Why Charlie Chaplin’s Kid is worth watching 100 years later


We would like to think that over the last century, Hollywood cinema has changed a lot. In some ways he has. Technically, a lot has evolved, from the overwhelming shift from celluloid to digital cameras or just the types of bulbs used to light a scene. Anyone can watch any movie from a major Hollywood studio today and easily distinguish it from a movie released 100 years ago for purely aesthetic reasons. However, in terms of what the big studios are looking for in stories, honestly, that hasn’t changed too much during this time. Hollywood is always looking to release movies that manage to make you both laugh and get emotional over the long haul, or as a movie would describe it, “A picture with a smile – and maybe, a teardrop.”


This quote is the opening title card for The child, the first feature film directed by a silent movie star Charlie Chaplin. Nicely crystallized in these nine words, the ethics behind The child, released 100 years ago this year, tells you everything you need to know about Hollywood cinema since then. Films made with the intention of reaching as large an audience as possible strive to create that perfect balance between humor and heart. Some of them do. Most of them don’t. Yet all of them look like a movie like The child to guide them, because Chaplin managed to strike that exact balance a century ago. Chaplin’s first feature film, due to its tonal balance and thematic preoccupations, acts as a perfect model for the next century of Hollywood storytelling and incredibly difficult to replicate.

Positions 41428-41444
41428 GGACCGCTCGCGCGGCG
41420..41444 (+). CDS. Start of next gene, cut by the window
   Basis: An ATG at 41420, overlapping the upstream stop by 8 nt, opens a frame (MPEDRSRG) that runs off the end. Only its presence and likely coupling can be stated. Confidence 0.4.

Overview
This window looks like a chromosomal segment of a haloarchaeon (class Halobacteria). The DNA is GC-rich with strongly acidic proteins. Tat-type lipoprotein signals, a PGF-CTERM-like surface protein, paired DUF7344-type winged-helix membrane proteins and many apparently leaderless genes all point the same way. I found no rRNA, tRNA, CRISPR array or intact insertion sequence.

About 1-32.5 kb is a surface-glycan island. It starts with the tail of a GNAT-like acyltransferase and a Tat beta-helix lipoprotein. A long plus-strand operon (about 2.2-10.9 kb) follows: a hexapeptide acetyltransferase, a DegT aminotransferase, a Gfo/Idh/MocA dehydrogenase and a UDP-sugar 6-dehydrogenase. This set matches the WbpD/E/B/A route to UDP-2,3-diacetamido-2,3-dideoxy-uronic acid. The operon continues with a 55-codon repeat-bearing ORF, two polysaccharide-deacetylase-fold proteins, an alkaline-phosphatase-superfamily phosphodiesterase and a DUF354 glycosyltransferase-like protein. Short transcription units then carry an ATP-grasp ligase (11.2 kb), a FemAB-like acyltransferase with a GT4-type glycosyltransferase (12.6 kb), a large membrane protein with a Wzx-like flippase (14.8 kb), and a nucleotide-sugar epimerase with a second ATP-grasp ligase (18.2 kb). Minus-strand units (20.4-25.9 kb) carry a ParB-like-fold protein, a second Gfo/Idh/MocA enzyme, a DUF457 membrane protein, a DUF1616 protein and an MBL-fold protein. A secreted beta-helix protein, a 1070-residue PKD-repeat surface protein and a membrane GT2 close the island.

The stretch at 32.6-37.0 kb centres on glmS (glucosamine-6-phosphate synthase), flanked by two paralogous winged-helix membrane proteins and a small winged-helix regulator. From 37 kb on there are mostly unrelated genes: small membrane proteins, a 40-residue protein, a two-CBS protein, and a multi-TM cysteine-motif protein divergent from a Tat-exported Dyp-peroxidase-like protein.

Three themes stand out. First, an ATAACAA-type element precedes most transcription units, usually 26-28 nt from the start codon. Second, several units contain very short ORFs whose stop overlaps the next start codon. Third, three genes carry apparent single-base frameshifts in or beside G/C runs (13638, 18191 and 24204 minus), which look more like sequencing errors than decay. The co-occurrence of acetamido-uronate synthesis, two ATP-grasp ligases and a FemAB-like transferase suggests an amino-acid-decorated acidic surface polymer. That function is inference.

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The child begins with a mother who abandons her child in the car of someone quite wealthy. Unfortunately, the car is then stolen, and the thieves, upon discovering the child in the car, leave it in an alley. Chaplin’s iconic character, the Tramp, meets the abandoned baby and decides to take him in and raise him. Five years later, the Tramp and the titular kid (Jackie Coogan) can barely muster a dime, find ploys and inconveniences to get by, but their love for each other is unquestionable and that of a true family bond. Eventually, the mother comes back into the equation and the authorities try to tear up the Tramp and the child. Of course, things work out in the end.



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Image via criterion

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On three key figures of silent comedy, alongside Buster keaton and Harold Lloyd, Chaplin has always been the most concerned with bringing heart to the film. Sure, he was a skillful physical comedian, but Chaplin’s comedy rarely came from full-scale gags. Where he shone making laughs was in the little moments born of character, basing his jokes on misunderstandings and everyday objects like cigars. Because the humor came from a realistic place, he could weave in and out of humor with the drama of the story he was telling with great ease, since both came from the same source. Thinking of Buster Keaton, the first image that comes to your mind might be him at the front of the train, bouncing railroad ties on the track. The general or neatly through the window on the side of a house that has fallen on him in Bill Jr., and for Haroly Lloyd, you probably imagine him hanging on the clock tower in Security lasts! For Chaplin, it is probably just the figure of the Tramp, where his posture is both funny and a little sad.